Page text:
Gabriel X. Martinez, chair and associate professor of business and economics at Ave Maria University, stresses, like most of his fellow essayists, that Pope Francis must be read in the context of previous popes. Indeed, he argues that what often appears controversial in Pope Francis’ writings is not so much a breach in papal thought as it is his concern over “our lack of concern…. The pope is concerned with a politics of indifference to injustice, not with the theoretical or practical advantages of this or that other economic system” (70).

Inasmuch as Pope Francis would steer us away from oligarchies that create an uneven playing field, Dr. Martinez agrees with him. “The free market,” he explains, “depends on open and fair competition, on a level playing field, but it is a natural human propensity that people with economic power will seek political power and that people who have political power will use it to increase their wealth” (76).

Along with Dr. Martinez and the rest of the contributors, Lawrence J. McQuillan, director of the Center on Entrepreneurial Innovation, and Hayeon Carol Park, research associate at the Victims of Communism Memorial Foundation, applaud Pope Francis for his concern for the poor, but offer documented studies to show that the free market system is far more able to help the poor than Pope Francis is willing to give it credit for. And much of that help, the authors would have us and Pope Francis realize, comes from private charitable giving, giving that is enabled rather than stifled by a free and healthy market. As their copious research shows, when “politicians around the world undercut the institutions of capitalism by raising taxes or assaulting private-property rights, they attack the heart of private charity” (102).

Although the six essays I have surveyed thus far might not offer my fellow conservatives, whether evangelical or Catholic, the reassurance that Pope Francis is “one of us,” the final essay by Allan C. Carlson, the John A. Howard Distinguished Fellow for Family and Religious Studies at the International Organization for the Family, does just that. Briefly but trenchantly, Dr. Carlson demonstrates beyond the shadow of a doubt that Pope Francis’ view on the family is both conservative and complementarian.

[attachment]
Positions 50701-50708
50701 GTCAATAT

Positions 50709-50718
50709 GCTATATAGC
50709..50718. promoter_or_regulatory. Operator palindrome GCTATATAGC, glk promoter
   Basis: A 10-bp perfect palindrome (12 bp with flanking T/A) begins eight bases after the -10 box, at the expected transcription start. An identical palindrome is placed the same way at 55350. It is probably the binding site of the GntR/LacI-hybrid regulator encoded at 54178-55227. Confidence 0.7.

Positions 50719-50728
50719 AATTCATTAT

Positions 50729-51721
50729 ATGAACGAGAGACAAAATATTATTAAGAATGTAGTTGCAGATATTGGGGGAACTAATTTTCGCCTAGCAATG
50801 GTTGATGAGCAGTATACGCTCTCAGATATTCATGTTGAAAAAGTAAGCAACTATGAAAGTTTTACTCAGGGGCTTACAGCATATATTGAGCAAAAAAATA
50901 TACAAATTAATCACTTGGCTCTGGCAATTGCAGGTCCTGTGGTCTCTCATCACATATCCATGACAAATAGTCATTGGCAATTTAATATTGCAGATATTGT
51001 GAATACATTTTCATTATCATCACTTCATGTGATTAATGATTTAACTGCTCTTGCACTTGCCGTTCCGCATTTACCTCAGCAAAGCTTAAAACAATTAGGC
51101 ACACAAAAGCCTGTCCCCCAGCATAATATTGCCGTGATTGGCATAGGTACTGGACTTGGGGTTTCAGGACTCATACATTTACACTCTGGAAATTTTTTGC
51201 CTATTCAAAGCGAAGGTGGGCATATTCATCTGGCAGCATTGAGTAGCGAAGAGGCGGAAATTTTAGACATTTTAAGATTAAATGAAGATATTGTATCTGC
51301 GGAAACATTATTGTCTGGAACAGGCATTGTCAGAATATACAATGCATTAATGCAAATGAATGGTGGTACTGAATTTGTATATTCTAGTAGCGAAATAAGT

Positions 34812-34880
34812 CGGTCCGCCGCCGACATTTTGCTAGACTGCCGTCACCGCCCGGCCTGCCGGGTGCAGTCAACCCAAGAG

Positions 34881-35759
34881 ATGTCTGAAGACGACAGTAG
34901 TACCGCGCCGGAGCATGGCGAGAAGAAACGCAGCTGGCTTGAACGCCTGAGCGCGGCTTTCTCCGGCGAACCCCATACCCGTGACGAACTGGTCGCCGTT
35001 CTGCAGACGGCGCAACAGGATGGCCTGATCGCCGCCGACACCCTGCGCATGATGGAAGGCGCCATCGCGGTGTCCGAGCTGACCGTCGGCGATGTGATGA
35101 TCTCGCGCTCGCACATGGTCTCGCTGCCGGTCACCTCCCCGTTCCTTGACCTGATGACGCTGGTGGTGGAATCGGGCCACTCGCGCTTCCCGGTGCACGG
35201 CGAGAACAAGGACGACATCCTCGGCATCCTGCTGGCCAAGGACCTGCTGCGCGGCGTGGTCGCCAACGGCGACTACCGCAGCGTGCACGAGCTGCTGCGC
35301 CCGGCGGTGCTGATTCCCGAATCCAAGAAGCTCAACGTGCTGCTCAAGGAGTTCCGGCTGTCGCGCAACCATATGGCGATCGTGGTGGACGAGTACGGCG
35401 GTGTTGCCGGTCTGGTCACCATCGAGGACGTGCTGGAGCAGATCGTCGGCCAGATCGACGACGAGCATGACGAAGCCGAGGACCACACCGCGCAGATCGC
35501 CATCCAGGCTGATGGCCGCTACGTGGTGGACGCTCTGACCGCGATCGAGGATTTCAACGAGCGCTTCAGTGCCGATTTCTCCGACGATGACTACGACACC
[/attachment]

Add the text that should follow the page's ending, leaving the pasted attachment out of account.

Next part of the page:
Pope Francis, Dr. Carlson argues, “rejects a feminism that demands uniformity or negates motherhood” (189). As Pope Francis writes in Amoris laetitia, “womanhood… entails a specific mission in this world, a mission that society needs to protect and preserve for the good of all” (189). But Pope Francis goes further than that in defending the God-given nature of our masculinity and femininity: Pope Francis’ “rejection of equity feminism carries into a strong denunciation of contemporary gender theory, the idea that maleness and femaleness exist on a continuum, with no intrinsic relationship to one’s biological body” (190). In this, of course, Pope Francis shows his strong continuity, not only with a traditional, biblical view of the sexes, but with what I consider to be one of the twenty-five most important books of the last century, John Paul II’s Theology of the Body.

Pope Francis and the Caring Society is an important and timely book that deserves a wide readership. Along with the contributors, it is my hope and prayer that Pope Francis will read this book and be challenged by it to study more carefully the positive aspects of capitalism and its proven power to help lift millions of people around the world out of a crushing poverty that offers them neither a future nor a hope.